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Re: [open-cobol-list] OpenCobol setup troubles (error: libcob.h: No such
Re: [open-cobol-list] OpenCobol setup troubles (error: libcob.h: No such file or directory)
Tue, 18 Sep 2012 23:23:12 +1200
On 18 September 2012 04:59, Andrew Pennebaker <address@hidden>
However, in Windows, there is NO standard C compiler, and OpenCobol needs to respect that. There's Microsoft Visual Studio C++, Borland, Digital Mars, MinGW, Cygwin, ActiveState Perl, Strawberry Perl and so on. A decent OpenCobol installer for Windows should either:
- Include a modern table of acceptable C compilers and their CLI syntax, allowing OpenCobol to detect and use any of the aforementioned (MSVC++, Borland, ...) compilers that were installed on the system at the time of OpenCobol installation.
- Include its own preconfigured C compiler, which Sergey and Gary have done.
- Include a "cobc.exe" that is able to produce executables without external C compilers.
The first option is complex, because it requires cobc to have a large, up to date table of dozens of C compiler command line argument standards.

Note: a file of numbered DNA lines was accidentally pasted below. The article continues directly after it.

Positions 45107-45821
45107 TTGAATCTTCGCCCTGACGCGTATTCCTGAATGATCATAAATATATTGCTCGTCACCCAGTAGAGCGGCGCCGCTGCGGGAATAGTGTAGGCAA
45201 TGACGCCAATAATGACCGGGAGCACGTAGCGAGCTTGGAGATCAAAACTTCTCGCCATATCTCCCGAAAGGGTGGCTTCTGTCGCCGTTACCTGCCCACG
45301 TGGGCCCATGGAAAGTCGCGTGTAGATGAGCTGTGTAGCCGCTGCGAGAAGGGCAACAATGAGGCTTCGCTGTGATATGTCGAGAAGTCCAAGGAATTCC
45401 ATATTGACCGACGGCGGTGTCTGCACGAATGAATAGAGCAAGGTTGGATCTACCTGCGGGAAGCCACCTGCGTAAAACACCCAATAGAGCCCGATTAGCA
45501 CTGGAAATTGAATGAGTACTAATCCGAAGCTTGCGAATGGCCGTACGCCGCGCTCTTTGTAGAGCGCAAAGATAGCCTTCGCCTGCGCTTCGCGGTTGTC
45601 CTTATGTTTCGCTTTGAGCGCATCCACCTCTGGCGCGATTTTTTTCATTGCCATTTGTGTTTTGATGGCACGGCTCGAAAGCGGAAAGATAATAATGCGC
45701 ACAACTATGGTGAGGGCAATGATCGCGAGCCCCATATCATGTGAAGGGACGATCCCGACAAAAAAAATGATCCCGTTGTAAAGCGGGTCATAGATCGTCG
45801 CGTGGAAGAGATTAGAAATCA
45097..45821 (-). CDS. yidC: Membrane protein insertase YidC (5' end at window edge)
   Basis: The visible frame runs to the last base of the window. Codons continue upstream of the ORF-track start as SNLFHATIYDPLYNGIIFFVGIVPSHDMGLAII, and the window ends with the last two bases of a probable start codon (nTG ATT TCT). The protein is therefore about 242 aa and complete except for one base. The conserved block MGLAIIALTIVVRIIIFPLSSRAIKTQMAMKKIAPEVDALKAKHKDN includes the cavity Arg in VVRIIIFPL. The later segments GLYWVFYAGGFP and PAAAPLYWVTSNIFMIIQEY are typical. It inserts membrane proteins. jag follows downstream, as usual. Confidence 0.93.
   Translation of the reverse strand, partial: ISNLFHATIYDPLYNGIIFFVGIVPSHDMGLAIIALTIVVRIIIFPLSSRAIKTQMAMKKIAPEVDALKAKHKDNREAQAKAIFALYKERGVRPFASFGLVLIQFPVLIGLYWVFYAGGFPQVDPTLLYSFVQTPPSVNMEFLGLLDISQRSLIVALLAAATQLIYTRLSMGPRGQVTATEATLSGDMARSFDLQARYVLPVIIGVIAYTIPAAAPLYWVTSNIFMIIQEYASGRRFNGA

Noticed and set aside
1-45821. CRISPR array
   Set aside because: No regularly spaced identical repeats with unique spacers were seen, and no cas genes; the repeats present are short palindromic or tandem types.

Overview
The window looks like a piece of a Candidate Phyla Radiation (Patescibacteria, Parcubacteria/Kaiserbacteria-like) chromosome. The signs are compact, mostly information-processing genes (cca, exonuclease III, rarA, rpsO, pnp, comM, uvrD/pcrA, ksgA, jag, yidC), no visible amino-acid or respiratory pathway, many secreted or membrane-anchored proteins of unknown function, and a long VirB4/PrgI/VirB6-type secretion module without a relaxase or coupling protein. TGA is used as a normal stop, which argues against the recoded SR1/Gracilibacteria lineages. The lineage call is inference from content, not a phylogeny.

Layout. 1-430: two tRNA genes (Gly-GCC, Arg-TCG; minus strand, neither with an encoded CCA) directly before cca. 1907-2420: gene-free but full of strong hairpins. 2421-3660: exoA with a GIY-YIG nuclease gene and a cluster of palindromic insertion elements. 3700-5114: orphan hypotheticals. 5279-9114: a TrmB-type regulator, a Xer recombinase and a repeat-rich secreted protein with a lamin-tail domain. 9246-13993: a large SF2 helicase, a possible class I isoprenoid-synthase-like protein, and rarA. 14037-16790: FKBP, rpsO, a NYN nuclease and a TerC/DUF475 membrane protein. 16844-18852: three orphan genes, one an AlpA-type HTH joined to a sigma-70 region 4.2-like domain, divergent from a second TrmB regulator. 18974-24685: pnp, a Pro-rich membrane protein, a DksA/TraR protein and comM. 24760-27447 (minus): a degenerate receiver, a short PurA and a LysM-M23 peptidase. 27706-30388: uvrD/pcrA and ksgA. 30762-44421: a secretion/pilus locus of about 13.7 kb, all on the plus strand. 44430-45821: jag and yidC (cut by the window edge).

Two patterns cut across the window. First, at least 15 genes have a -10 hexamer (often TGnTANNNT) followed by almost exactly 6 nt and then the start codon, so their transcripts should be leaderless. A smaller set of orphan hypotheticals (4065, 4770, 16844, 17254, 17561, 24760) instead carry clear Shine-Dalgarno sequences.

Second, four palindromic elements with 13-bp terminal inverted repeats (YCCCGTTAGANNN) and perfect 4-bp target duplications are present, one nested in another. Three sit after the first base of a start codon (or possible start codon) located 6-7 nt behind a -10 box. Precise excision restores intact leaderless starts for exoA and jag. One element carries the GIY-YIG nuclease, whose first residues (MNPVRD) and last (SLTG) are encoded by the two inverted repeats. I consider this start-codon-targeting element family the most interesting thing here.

Getting cobc to create executables directly from OpenCobol source code files is not easy, but I think it should be done. Other programming languages can do it just fine, OpenCobol simply needs to get to that point of functionality.
Excuse me, but are you saying it's the responsibility of one Open Source
project to sort out the vagaries of all the development tools a
user might want to install on their PC? I don't agree. I think it is up to each individual to manage what they install on their PC. If you think you have some ideas about how to configure a PC running Microsoft Windows, then by all means volunteer to do something.
As I understand it,
OpenCobol support for the difficult platform called Microsoft Windows is
a recent development, probably for exactly the reasons you have
You must have also realised that this is a project undertaken by volunteers, not a product you have paid for. So maybe
you should lecture Microsoft for not supplying decent
development tools with their operating system - GNU/Linux distributions do that for free...
I am absolutely amazed and grateful that there are such talented and hard-working people as those who contribute to impressive projects like OpenCobol. They make these contributions freely and generously, and I don't think we should undervalue this. If you also want to contribute, then I encourage you to do just that.